I did a photo shoot there as well and it couldn’t have been better weather. Sunset was just epic and the couple was super nice. They were an hour late so we ran through Montepulciano as quickly as we could and then went to our AirBnb property for the rest of the shoot. I have to say- I love working in Italy!
After that we drove to an area south of Florence for our next AirBnb. It was a really cute place, but too many mosquitos for me! Better than staying in Florence though, that city is way too touristy and has a lot of traffic. It’s cool to see some of the sights, but really there are just too many people year-round.
We were near the end of our trip when we went to Genoa, which was where Harry and I would take off to the Dolomites and my parents would make their way back home. So we had a last dinner and breakfast together and parted ways for now.
Harry and I then took a train to the tiny town of Cles, where our Couchsurfing host (Silvano) picked us up and brought us to Cloz, an even smaller town near the foothills of the Dolomites. There he made us a lovely Italian dinner and gave us great advice for hiking through the Dolomites.
The next day he dropped us off near a hiking trail where we started to head up the mountains. It reminded me a bit of home because there were many evergreen trees and the smell of moss was often quite strong. Close to the top it was rocky and there became less vegetation, as usual. It was nice to see some natural spring water pipes coming straight out of the mountain, great places to refill our water bottles.
The weather started to turn a bit dark and rainy, so we turned around and headed down. At the bottom we ended up in a cute town, similar to any other mountain town, and got some hot chocolate to warm up.
The next day, Silvano’s good friend Vanessa took us to Andalo, a slightly touristy town a bit similar to Whistler (much less touristy). She worked at a local ice rink there so it was very convenient. We walked around the city and did a small hike to a deep green lake. The weather wasn’t the greatest so we didn’t get the nicest colours, but it was still nice to be in nature.
That evening Vanessa invited us for dinner with and her family, who, for the most part, didn’t speak a word of English. We still had a lot of fun and ate some amazing, home cooked, Italian food.
Our final day was spent doing a very small hike to another lake, this one with some beautiful, turquoise water. We enjoyed the last little bit of “Canadianness” we could get and then spent that night getting some great pizza with Silvano, Vanessa, and their cycling team.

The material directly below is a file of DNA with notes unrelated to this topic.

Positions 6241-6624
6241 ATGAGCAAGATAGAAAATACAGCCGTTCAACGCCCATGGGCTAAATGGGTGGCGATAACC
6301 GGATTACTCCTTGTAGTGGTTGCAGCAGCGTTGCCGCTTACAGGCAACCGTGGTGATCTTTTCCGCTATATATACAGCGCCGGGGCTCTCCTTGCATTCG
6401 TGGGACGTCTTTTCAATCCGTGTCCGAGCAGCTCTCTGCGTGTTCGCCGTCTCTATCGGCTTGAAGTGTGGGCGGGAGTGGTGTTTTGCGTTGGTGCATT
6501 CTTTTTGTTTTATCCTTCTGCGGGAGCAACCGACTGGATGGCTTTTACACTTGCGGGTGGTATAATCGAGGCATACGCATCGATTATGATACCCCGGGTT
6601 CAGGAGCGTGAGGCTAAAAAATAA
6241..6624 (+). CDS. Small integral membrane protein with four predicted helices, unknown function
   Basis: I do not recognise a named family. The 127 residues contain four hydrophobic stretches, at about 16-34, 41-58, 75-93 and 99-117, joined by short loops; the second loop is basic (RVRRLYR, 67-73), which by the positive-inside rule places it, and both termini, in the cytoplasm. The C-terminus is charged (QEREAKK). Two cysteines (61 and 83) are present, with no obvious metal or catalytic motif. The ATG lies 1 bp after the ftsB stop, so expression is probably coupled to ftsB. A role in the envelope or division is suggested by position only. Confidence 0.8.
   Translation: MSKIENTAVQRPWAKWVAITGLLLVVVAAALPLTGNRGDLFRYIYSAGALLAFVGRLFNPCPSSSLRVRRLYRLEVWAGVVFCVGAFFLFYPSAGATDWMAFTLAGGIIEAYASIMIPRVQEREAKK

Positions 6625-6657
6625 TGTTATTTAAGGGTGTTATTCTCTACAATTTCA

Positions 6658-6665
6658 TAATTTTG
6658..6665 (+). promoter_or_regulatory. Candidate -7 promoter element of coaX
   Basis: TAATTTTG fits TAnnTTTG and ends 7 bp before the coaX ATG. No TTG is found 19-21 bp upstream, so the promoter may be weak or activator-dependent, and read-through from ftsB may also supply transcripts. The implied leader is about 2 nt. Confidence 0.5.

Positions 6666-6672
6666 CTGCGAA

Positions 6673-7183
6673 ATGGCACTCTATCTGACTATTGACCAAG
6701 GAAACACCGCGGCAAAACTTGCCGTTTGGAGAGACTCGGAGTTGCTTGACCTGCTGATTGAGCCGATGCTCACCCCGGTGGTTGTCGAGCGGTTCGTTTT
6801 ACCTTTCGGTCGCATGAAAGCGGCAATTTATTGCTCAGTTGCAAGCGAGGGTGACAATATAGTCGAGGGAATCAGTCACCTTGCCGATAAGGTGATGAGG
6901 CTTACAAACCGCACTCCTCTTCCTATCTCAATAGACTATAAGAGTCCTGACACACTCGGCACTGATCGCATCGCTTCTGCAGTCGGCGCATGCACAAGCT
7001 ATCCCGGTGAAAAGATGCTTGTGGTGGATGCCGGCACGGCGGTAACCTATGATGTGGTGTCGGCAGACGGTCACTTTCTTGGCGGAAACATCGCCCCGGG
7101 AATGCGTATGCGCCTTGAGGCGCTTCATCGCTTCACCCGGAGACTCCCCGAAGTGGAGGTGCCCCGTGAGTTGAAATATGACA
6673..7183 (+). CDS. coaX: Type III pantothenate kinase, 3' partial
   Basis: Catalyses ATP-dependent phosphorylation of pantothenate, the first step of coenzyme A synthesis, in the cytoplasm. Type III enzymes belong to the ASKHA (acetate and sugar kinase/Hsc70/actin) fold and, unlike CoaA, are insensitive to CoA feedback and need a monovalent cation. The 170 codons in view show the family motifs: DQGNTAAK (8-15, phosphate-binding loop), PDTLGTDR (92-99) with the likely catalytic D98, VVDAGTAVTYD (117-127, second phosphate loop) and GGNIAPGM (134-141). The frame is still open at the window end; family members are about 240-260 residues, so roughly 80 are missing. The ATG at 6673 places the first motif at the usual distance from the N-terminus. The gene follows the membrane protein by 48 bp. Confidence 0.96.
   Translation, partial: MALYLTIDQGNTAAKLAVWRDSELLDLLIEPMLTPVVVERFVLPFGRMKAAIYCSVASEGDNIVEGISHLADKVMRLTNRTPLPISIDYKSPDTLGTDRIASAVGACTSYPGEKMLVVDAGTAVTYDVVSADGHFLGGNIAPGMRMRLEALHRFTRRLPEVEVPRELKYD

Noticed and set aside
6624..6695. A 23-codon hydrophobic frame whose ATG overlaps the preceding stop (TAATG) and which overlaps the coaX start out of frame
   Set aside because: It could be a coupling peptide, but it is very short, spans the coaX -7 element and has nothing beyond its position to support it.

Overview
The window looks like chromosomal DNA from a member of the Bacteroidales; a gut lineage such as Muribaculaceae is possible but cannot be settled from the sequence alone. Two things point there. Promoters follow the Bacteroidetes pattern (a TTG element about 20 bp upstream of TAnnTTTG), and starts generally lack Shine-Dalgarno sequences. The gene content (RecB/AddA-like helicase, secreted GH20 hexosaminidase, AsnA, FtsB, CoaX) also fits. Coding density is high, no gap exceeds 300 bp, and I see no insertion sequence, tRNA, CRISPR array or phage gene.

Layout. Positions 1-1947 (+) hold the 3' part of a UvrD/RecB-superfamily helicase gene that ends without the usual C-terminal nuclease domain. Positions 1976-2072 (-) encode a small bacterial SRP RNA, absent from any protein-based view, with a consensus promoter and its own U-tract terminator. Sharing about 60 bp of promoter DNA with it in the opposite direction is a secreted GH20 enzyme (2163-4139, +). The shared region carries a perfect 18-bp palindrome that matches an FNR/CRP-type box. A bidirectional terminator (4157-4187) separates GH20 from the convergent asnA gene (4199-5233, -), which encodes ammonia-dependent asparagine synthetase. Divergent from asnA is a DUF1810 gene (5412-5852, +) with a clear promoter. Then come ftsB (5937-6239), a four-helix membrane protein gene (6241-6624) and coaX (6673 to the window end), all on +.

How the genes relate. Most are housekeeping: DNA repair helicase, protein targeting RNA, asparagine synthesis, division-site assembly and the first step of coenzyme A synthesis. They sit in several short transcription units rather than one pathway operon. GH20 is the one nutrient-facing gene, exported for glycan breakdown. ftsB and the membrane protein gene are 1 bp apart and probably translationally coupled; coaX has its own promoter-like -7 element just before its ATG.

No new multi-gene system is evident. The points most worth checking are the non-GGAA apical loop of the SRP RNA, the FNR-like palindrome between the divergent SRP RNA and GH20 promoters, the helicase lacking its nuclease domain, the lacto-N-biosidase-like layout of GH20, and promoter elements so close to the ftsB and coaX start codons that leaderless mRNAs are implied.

We were then off to Cinque Terre, a place I had been before with my lovely friend Mia and her family a couple years back. This time we were going to visit Harry’s parents. We stayed in a place with a beautiful view of Riva Levante below, the costal city closest to where our hotel was.
With Harry’s parents we saw some places that I hadn’t seen last time, some small villages I really can’t remember the names of. Of course, we also checked out all five of the villages of Cinque Terre, and they were spectacular as always. Last time I went in March, and I gotta say, I prefer it then when there are less tourists! Regardless, their colourful beauty still amazes the eye.
Two more stops left. First was Como, where we visited a Belgian friend of Harry’s who was living there with his girlfriend. We spent the first night watching a game of European cup football, Belgium vs France, and I think we all know who won that round. The next day we spent walking around Como and visiting a few of the ferry stops around the lake. In Como itself, we had the BEST pizza I have ever had in my entire life. Harry and I loved it so much we got a second one the next day even. I don’t know how they made their pizza taste so much fresher than any other Italian restaurant, but it was just top notch, way above any other pizza I’ve ever had.
We spent the evening with our friends, Jan (“yawn”) and Marijan (“mary-yawn”), in a place only locals knew about. It was right on the lake but way out of the tourist centre. There the boys went for a swim while Marijan and I enjoyed the setting sun.
Harry and I took a 5 AM bus to Venice, arrived to our hostel a few hours later (the one time we didn’t have a CS host!), and crashed a bit before going out to do anything. We didn’t actually make it into Venice until the next day, and then we spent the whole day walking around the romantic city. Gotta say, this is another city better seen out-of-season because there were too many tourists. In Venice you can escape them a bit by walking down random streets and getting lost, and that’s the best way to do it.
Finally it was time to go home. We hopped on a bus to the airport, got on our Ryanair flight, and finally had some comfort of staying in one place for a while. That’s one thing you miss when you travel too much- stability. Constantly living out of your backpack and not knowing what you’re doing and sometimes where you’re going the next day is mentally exhausting. We were more than ready to stay put for a long time!
Anyway, stay tuned, I should be uploading a lot of posts over the next few days!